The story of Oscar Wilde, genius, poet, playwright and the First Modern Man. The self-realization of his homosexuality caused Wilde enormous torment as he juggled marriage, fatherhood and responsibility with his obsessive love for Lord Alfred Douglas, nicknamed Bosie. After legal action instigated by Bosie's father, the enraged Marquise of Queensberry, Wilde refused to flee the country and was sentenced to two years at hard labor by the courts of an intolerant Victorian society.Written by
Peter Samuelson <firstname.lastname@example.org>
When Oscar is walking through Kensington Gardens, London, (seen as a wooded park) with his wife Constance and their baby in a pram, a part of the sculpture "Physical Energy" was in view. This sculpture of a horse and rider was erected in 1907, however Oscar died in 1900, so this was not possible. See more »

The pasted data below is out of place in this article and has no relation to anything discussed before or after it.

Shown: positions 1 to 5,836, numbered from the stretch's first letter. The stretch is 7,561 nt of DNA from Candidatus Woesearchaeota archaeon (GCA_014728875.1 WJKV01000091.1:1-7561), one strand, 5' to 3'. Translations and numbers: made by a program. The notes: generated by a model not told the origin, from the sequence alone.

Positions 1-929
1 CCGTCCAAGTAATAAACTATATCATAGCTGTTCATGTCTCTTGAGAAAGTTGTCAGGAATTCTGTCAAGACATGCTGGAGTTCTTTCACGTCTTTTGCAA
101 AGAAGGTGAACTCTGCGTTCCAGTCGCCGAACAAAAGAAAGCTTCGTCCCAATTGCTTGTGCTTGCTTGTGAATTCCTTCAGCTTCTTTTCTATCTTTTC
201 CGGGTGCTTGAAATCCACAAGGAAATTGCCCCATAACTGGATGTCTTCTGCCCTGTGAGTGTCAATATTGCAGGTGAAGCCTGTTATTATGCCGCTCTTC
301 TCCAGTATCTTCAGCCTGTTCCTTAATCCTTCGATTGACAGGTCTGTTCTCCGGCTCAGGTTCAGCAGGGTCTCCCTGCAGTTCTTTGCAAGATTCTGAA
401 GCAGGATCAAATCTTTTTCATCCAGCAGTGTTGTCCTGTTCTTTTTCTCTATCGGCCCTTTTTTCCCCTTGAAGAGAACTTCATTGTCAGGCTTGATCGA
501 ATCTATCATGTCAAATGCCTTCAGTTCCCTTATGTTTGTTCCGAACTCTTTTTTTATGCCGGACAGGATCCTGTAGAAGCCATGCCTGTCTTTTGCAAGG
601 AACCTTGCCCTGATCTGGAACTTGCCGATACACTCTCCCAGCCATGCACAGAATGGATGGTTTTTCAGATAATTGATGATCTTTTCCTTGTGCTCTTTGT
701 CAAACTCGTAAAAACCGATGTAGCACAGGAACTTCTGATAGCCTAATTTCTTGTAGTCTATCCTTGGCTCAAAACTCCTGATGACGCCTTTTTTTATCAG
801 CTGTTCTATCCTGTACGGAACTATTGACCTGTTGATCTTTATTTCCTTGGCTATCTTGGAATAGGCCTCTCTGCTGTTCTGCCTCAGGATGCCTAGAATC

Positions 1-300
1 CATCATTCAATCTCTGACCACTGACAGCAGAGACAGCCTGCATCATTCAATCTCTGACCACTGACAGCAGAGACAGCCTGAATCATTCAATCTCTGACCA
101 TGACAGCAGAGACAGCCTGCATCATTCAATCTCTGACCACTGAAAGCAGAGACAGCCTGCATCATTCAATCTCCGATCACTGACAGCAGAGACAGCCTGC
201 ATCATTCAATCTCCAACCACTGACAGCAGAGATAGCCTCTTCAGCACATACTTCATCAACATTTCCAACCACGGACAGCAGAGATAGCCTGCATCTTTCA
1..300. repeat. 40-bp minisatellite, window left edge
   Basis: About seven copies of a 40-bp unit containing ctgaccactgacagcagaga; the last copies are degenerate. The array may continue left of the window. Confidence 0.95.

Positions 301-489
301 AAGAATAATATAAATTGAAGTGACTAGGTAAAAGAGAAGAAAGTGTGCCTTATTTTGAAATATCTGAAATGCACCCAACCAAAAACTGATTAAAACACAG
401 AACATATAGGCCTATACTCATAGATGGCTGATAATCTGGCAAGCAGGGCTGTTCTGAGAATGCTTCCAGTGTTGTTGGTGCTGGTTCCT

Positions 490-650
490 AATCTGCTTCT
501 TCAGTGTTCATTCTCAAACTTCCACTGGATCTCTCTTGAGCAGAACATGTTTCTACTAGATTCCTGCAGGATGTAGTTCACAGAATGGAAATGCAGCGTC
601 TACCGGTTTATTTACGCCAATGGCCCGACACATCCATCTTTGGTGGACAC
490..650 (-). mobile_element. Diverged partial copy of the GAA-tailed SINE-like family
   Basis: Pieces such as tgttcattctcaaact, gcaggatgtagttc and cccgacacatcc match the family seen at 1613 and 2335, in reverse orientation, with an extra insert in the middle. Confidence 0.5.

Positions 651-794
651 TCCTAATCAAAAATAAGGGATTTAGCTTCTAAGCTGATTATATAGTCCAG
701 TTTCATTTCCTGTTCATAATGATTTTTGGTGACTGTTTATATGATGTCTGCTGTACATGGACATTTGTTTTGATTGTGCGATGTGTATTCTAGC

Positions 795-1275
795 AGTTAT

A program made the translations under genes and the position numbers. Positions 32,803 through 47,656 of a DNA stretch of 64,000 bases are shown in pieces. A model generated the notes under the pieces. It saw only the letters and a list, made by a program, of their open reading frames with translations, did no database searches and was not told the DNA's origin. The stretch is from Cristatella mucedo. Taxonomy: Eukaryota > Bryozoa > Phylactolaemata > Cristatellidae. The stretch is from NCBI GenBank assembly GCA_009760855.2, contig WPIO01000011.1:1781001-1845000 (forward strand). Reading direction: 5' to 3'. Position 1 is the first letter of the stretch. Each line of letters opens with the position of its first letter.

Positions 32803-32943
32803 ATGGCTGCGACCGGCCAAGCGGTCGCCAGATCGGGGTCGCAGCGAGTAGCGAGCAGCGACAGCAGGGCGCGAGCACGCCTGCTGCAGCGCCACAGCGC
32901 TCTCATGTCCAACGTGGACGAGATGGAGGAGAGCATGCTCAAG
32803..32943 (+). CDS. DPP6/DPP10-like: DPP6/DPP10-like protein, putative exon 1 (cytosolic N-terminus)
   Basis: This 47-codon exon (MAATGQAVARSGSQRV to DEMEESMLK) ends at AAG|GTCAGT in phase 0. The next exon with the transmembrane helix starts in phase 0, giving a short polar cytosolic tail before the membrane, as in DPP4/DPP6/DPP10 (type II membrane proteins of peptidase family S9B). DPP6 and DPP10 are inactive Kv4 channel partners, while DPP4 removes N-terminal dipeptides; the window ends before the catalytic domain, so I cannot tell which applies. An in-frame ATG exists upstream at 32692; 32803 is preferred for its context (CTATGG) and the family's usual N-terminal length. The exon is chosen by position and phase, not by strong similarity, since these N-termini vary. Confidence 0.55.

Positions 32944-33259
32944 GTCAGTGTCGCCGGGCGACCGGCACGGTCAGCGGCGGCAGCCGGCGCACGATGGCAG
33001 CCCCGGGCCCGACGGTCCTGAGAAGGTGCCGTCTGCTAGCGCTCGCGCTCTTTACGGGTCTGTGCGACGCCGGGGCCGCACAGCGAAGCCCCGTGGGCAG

The credits are in the style of the black-ink drawings of Aubrey Beardsley (1872-1898), leading artist of the Aesthetic movement and colleague of Wilde for whom he illustrated the text of "Salome" in 1894. In the opening credits the pictures reflect the character being played or suggest the role in the production team. See more »
Wilde is a film about a man's passions destroying his life. Oscar Wilde was a very interesting man and discovered his dormant homosexuality late in life. The film was very tragic in a lot of ways. The love story between Wilde and Douglas was venomous and sweet. The performances by Jude Law and Stephen Fry were top notch. The direction was a little sluggish I thought and the film could have been better paced. The production design was great though and I loved listening to Wilde's sarcasm of the British class system. If you are a fan of Oscar Wilde, you will probably like this film more than the average movie fan.
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